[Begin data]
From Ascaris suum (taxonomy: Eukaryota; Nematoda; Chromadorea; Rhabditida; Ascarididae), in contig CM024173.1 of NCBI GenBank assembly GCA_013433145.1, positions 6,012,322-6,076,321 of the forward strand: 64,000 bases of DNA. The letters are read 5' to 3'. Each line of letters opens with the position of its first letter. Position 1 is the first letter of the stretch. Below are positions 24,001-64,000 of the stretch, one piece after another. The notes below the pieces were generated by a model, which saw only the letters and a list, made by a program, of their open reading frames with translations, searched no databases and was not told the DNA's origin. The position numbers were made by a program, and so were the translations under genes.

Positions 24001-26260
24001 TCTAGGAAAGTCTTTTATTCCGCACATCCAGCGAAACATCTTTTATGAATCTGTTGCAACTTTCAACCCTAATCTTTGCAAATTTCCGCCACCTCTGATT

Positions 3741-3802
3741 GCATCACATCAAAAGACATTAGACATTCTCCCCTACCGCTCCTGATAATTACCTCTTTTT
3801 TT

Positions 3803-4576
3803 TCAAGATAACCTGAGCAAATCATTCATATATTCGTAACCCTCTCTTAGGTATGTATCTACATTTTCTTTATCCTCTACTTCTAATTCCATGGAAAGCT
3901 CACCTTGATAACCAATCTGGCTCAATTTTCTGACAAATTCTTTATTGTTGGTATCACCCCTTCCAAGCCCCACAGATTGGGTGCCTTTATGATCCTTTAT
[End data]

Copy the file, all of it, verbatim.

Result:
From Ascaris suum (taxonomy: Eukaryota; Nematoda; Chromadorea; Rhabditida; Ascarididae), in contig CM024173.1 of NCBI GenBank assembly GCA_013433145.1, positions 6,012,322-6,076,321 of the forward strand: 64,000 bases of DNA. The letters are read 5' to 3'. Each line of letters opens with the position of its first letter. Position 1 is the first letter of the stretch. Below are positions 24,001-64,000 of the stretch, one piece after another. The notes below the pieces were generated by a model, which saw only the letters and a list, made by a program, of their open reading frames with translations, searched no databases and was not told the DNA's origin. The position numbers were made by a program, and so were the translations under genes.

Positions 24001-26260
24001 TCTAGGAAAGTCTTTTATTCCGCACATCCAGCGAAACATCTTTTATGAATCTGTTGCAACTTTCAACCCTAATCTTTGCAAATTTCCGCCACCTCTGATT

Positions 3741-3802
3741 GCATCACATCAAAAGACATTAGACATTCTCCCCTACCGCTCCTGATAATTACCTCTTTTT
3801 TT

Positions 3803-4576
3803 TCAAGATAACCTGAGCAAATCATTCATATATTCGTAACCCTCTCTTAGGTATGTATCTACATTTTCTTTATCCTCTACTTCTAATTCCATGGAAAGCT
3901 CACCTTGATAACCAATCTGGCTCAATTTTCTGACAAATTCTTTATTGTTGGTATCACCCCTTCCAAGCCCCACAGATTGGGTGCCTTTATGATCCTTTAT